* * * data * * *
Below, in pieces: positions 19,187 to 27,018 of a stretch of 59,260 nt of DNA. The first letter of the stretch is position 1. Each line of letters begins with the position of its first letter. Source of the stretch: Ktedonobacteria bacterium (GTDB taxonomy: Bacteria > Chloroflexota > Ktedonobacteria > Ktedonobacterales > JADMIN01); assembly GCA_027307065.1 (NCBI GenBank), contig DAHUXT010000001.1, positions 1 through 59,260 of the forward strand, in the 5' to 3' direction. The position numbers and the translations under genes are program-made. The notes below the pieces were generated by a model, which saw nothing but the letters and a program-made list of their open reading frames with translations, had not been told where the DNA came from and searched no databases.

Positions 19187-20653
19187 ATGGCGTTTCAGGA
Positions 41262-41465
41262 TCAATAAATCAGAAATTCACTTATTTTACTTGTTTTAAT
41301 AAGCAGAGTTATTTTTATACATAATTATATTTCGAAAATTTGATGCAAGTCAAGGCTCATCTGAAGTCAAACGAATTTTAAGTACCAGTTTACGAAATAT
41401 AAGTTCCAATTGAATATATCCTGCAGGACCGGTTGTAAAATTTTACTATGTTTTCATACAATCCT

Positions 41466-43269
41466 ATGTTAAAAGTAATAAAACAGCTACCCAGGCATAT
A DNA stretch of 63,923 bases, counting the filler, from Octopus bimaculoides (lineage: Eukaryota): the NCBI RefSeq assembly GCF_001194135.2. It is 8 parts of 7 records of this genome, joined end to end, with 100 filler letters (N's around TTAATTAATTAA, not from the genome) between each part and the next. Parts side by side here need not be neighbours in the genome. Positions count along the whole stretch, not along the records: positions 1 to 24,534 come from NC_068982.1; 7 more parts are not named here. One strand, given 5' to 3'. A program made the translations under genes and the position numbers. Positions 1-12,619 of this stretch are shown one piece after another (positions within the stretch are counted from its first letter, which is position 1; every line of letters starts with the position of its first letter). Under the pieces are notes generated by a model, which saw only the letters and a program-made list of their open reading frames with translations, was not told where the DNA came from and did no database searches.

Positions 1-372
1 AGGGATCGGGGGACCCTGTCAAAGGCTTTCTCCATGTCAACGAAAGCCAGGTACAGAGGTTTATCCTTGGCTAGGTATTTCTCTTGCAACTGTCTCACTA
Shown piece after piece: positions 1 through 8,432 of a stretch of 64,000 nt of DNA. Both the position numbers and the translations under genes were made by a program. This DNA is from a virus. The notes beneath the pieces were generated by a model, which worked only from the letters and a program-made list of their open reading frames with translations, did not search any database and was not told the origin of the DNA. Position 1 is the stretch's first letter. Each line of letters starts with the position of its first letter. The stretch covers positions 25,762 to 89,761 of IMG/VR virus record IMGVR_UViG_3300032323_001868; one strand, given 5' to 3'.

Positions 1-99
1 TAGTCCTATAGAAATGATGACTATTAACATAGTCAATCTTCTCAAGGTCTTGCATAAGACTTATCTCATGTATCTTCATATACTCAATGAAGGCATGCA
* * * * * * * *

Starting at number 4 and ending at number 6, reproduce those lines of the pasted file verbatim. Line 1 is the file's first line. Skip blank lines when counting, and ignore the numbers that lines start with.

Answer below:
Positions 41262-41465
41262 TCAATAAATCAGAAATTCACTTATTTTACTTGTTTTAAT
41301 AAGCAGAGTTATTTTTATACATAATTATATTTCGAAAATTTGATGCAAGTCAAGGCTCATCTGAAGTCAAACGAATTTTAAGTACCAGTTTACGAAATAT